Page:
Flexible Learning using Smart Devices

A cursory look around learning or social spaces at Harper Adams reveals that students like to be connected to the Internet at most times using a variety of kit thus allowing them to make use of Web-sites and Web-services during what appears to be their ‘casual’ time.
Given this apparent pervasiveness of smart devices we undertook a survey to establish to what extent our 2015 student intake would wish to use such kit to support their formal teaching. To this effect and we surveyed a sample size of 165 students as part of our freshers’ Moodle induction session (see figure 1).

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Our main findings

  1. Whilst the laptop is still the most popular hardware for online learning, the desktop PC and the smart phone are nearly equal second with the tablet trailing in fourth. Mobile devices combined (smart phone and tablets) account for about a third of preferred hardware to access learning resources with two thirds still based on Windows/OS X operating systems .
  2. Nearly half of the respondents stated that smart devices may provide an opportunity for in class
  3. More than three times the number of respondents would engage in true mobile learning (i.e. when travelling) compared with those who would not (with about a third being indifferent)

These answers indicate that a significant minority (30-40%) is expressing a desire to use smart devices for learning. Consequently it may be worth considering one or several of the following points:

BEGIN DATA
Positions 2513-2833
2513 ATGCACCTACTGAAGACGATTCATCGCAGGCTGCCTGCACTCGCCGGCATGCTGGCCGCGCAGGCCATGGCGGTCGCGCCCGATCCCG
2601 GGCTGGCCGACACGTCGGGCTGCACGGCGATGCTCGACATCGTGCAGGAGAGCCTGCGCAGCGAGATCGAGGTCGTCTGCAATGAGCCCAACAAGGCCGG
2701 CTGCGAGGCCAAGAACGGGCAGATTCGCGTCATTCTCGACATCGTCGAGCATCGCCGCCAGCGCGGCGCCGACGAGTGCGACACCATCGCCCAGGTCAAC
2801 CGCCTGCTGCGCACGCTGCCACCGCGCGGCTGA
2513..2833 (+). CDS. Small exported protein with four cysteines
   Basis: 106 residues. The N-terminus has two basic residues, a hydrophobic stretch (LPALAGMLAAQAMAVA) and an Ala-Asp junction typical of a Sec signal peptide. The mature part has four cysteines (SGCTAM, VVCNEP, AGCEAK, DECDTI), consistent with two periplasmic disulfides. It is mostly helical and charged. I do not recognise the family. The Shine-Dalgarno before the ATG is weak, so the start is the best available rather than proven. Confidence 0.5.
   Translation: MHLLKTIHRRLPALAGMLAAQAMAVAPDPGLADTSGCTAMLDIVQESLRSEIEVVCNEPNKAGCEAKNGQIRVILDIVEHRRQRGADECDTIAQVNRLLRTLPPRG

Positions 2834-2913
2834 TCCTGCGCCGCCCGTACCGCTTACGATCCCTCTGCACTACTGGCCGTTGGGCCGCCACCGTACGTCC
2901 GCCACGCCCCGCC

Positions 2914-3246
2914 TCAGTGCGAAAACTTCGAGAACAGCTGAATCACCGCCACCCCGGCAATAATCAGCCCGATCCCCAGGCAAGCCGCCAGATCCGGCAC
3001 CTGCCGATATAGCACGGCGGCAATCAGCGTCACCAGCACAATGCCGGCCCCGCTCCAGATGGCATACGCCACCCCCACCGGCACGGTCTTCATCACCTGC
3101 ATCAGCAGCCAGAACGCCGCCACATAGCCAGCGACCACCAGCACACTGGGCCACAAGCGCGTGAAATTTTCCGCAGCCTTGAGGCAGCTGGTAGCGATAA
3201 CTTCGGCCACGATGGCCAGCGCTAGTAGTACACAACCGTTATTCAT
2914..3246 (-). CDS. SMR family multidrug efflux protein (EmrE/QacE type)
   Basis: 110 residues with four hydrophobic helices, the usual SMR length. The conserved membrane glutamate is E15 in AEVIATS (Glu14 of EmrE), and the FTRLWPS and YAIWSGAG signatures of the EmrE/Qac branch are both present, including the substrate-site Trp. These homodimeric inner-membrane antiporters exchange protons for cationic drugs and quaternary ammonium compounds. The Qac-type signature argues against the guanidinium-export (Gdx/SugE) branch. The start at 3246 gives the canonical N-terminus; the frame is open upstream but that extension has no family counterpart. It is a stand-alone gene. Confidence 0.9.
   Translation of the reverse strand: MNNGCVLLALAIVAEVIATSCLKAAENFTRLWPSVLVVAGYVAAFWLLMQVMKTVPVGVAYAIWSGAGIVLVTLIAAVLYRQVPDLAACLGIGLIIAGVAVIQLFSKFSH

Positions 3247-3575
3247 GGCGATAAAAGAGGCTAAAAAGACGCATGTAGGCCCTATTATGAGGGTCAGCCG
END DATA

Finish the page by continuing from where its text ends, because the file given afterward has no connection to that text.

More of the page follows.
• providing 100% WiFi coverage across the campus; this project is already well underway and is expected to be completed by summer 2016
  • making the VLE interface mobile friendly; this has already been achieved by introducing a ‘responsive design’ theme in August 2015
  • designing Moodle module pages with mobile accessibility in mind (for example by deploying the ‘Design Deep’ principle); aspects of these are offered during Moodle training sessions
  • making existing and any future learning resources ‘mobile compliant’ based on HTML5 coding
  • considering to experiment with the flipped classroom model of teaching
  • considering to develop a mobile learning strategy based on pedagogically sound principles.

It may be appropriate when designing a new or amending an existing course or module to put forward the question whether mobile technology is necessary to support students in reaching the intended learning outcomes and enhancing their learning experience?
If the answer were to be yes then a Mobile Course Checklist should be provided for instructional designers to review the online module and give tutors a summary of the module’s ease of usability and access afforded via mobile devices and any action required to ensure compliance.

An additional resource from a US centric perspective has been published by a team from the University of Central Florida in June 2015. http://www.educause.edu/ero/article/students-mobile-learning-practices-higher-education-multi-year-study or the accompanying eLecture recording on Mobile Essentials for Faculty https://educause.acms.com/p4v3wl160kv/?launcher=false&fcsContent=true&pbMode=normal

Additional reading:  http://www.educause.edu/library/mobile-learning

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